By: Krista Henry (she/her)

The company hires multiple students to work on ground-breaking pharmaceuticals.

Ripple Therapeutics has its sights set on co-op talent from Waterloo. The growing company incorporates students’ expertise into their unique Epidel™ technology.

The company aims to improve the treatment of diseases or conditions of the eye through ophthalmic therapeutics. Using controllable, sustained drug delivery for treatment, Ripple Therapeutics products help to provide better outcomes for patients. In its clinical stage of development, the company currently hires up to five co-op students each term to support its small team of 25 people.

Greg Whitton headshot

Greg Whitton, PhD (he/him), senior manager of chemistry and analytical at Ripple Therapeutics

We’ve been building over the last three years in our co-op hiring, adding students to different teams in our company. We’ve found having students to be a great and rewarding experience. 

Greg Whitton

The company hires Waterloo students from Medicinal Chemistry, Biochemistry, Chemistry, Nanotechnology Engineering and Life Physics programs. Students mainly work in research and development scientist roles in areas such as synthetic and analytical chemistry, materials science and manufacturing, drug product development and preclinical studies.

At Ripple Therapeutics, students have made meaningful contributions such as synthesizing novel drug conjugates and designing experiments to optimize in vitro drug release or other testing processes. They also work on optimizing the manufacturing process and contribute to preparing and testing drug implants.

“It’s not a straightforward task preparing small ocular implant samples. The process involves an extrusion of the drug material, followed by cutting implants to the desired size, loading them into needles and sterilization,” says Whitton.

"Each drug material behaves differently through each stage and the sample preparation, characterization and testing of these implants requires attention to detail, good documentation and organizational skills.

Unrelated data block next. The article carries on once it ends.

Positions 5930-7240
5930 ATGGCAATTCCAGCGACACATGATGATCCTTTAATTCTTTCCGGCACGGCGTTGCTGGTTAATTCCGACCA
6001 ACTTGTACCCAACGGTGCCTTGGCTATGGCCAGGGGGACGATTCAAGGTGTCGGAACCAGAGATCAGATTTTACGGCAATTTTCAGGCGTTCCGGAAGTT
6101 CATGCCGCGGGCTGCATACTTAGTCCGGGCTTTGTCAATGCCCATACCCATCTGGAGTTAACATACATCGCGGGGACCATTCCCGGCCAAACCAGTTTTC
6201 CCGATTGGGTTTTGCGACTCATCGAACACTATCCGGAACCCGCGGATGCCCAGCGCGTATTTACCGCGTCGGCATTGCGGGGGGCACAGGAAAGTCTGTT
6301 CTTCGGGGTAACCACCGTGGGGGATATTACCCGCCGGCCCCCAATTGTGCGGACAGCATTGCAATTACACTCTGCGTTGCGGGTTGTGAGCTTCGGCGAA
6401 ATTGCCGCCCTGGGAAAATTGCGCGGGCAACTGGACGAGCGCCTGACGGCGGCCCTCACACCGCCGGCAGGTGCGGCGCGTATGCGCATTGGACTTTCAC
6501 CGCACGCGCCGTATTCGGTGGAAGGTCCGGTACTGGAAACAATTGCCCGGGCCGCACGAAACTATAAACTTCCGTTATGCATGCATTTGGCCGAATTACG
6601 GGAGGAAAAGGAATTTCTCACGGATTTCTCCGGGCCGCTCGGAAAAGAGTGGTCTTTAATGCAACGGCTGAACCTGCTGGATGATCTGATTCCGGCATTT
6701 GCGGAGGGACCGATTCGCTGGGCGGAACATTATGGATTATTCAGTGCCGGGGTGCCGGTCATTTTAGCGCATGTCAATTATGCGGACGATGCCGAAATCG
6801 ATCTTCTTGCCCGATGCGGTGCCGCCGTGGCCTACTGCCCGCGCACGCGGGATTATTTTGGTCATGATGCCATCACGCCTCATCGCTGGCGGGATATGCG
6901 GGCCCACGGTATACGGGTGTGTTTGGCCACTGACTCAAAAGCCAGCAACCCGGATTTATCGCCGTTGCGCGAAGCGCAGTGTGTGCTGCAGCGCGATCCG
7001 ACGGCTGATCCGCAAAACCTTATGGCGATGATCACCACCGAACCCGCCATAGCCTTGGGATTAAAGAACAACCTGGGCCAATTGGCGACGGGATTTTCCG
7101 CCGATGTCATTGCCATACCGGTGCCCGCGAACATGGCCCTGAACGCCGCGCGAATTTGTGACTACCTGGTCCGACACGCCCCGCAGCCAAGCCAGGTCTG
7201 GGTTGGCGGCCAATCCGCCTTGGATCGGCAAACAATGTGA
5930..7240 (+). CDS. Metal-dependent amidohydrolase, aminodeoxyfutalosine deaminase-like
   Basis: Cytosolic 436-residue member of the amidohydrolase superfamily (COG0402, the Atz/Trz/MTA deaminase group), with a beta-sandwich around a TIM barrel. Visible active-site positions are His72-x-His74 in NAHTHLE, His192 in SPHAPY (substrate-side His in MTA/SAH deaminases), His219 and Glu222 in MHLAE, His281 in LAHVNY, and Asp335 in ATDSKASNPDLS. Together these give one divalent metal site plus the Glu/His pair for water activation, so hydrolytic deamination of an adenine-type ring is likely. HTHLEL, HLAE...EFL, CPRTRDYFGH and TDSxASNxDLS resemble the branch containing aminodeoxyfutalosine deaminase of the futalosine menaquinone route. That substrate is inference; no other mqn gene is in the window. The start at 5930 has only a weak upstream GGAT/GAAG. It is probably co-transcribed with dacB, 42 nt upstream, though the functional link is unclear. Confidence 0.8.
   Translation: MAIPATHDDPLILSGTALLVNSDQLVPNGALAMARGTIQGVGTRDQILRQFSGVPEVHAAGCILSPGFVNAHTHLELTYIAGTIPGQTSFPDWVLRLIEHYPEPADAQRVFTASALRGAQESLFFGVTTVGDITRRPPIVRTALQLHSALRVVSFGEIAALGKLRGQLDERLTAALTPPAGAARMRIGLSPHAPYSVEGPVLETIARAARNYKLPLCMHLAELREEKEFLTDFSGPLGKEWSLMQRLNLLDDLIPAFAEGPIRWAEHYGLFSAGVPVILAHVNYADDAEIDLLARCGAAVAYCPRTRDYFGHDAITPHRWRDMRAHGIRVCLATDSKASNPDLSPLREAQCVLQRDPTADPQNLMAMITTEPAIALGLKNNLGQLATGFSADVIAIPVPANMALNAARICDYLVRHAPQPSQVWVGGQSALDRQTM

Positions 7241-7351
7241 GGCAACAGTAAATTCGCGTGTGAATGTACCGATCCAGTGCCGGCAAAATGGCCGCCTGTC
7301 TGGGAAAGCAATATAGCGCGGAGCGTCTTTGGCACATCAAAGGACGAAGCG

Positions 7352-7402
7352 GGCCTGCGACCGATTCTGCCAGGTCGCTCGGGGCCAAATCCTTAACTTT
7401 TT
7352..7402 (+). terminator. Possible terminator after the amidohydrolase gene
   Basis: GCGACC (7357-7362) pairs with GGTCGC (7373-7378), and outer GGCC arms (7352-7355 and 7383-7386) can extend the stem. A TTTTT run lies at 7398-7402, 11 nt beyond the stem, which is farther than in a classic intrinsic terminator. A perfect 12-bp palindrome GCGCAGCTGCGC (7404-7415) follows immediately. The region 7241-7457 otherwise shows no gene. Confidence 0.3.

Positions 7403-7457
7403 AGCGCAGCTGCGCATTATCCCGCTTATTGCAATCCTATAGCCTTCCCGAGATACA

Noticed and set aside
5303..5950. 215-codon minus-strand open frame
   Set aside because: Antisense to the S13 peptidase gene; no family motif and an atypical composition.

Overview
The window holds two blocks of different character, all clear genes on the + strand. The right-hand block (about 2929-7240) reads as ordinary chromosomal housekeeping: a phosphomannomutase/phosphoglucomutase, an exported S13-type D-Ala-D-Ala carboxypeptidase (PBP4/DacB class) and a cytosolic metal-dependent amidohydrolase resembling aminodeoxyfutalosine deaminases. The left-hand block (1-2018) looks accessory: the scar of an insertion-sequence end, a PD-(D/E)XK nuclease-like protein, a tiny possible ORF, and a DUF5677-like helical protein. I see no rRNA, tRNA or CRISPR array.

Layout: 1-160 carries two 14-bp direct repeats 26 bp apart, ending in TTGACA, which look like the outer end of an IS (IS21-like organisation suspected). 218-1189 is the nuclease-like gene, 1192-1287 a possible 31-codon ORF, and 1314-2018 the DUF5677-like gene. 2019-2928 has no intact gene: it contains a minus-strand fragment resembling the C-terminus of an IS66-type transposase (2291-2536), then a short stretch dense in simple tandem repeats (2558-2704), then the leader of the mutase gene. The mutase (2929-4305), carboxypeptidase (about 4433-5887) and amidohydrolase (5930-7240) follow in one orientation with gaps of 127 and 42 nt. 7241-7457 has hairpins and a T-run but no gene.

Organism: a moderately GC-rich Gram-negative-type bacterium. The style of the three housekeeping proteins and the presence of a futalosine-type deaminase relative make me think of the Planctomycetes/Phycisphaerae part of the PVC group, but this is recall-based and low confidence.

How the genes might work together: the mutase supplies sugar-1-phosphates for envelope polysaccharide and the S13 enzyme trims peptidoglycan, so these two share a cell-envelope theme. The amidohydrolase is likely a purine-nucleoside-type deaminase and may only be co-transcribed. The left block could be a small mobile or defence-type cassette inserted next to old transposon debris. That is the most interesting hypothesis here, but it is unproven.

We have been very pleased with students’ abilities to successfully carry out these types of tasks.”

Group of four Waterloo co-op students during their work term at Ripple Therapeutics

The ripple effect of hiring co-op students

Whitton (BSc ’06, PhD ’13) is a former Waterloo co-op student who has experienced first-hand the benefits students can bring to an organization. These include:


Bringing energy and enthusiasm

“Students bring that youth and excitement of a technology they have not seen before. Sometimes we take for granted how unique our technology can be and students come in and see the opportunities. They make those contributions to the team and it gets everyone excited.”

Light bulb with a cloud, pencil and gear around it

Providing fresh perspectives from their co-op experience

“We often work with intermediate or senior students. They bring ideas from their previous work terms into Ripple that we apply to our technology and development process. Sometimes that comes from a simple experiment or idea to help us improve a process.” 

A clock displaying 3:00 with a money sign infront of it

Impacting company productivity

“There is a training phase involved with students that I think some companies shy away from. But an experienced co-op student can learn and adapt to new roles quickly. This allows them to make a net positive contribution over their work term.”

Whitton describes Ripple Therapeutics as a fast-paced and collaborative small company driven by the responsibility to develop new technologies to improve the lives of patients. The company allows co-op students to participate as full members of the team and strives to integrate them into the company culture.

The company provides students with an informative onboarding process so they can perform to the best of their ability. They also ensure each student feels psychologically safe while at work and are focused on their well-being.

Looking for the right talent

Waterloo co-op student looking into a microscope

When hiring co-op students, the company relies on Waterloo’s rank/match process to help narrow down its top selections. The team looks at not only a student’s experience but also considers a student’s enthusiasm and passion.

“In most cases, you can train a student on the technical side of what you do. What we look for is self-motivation. A student that will reach out and let their supervisor know when they have time to help in other areas beyond their core responsibilities,” says Whitton.

In the future, Whitton believes the industry needs to find more people who are creative and thrive at problem solving. As technology evolves, the company looks for analytical and driven students with an eye for detail.

The company has had success with hiring co-op students and plans to continue recruiting from Waterloo for years to come.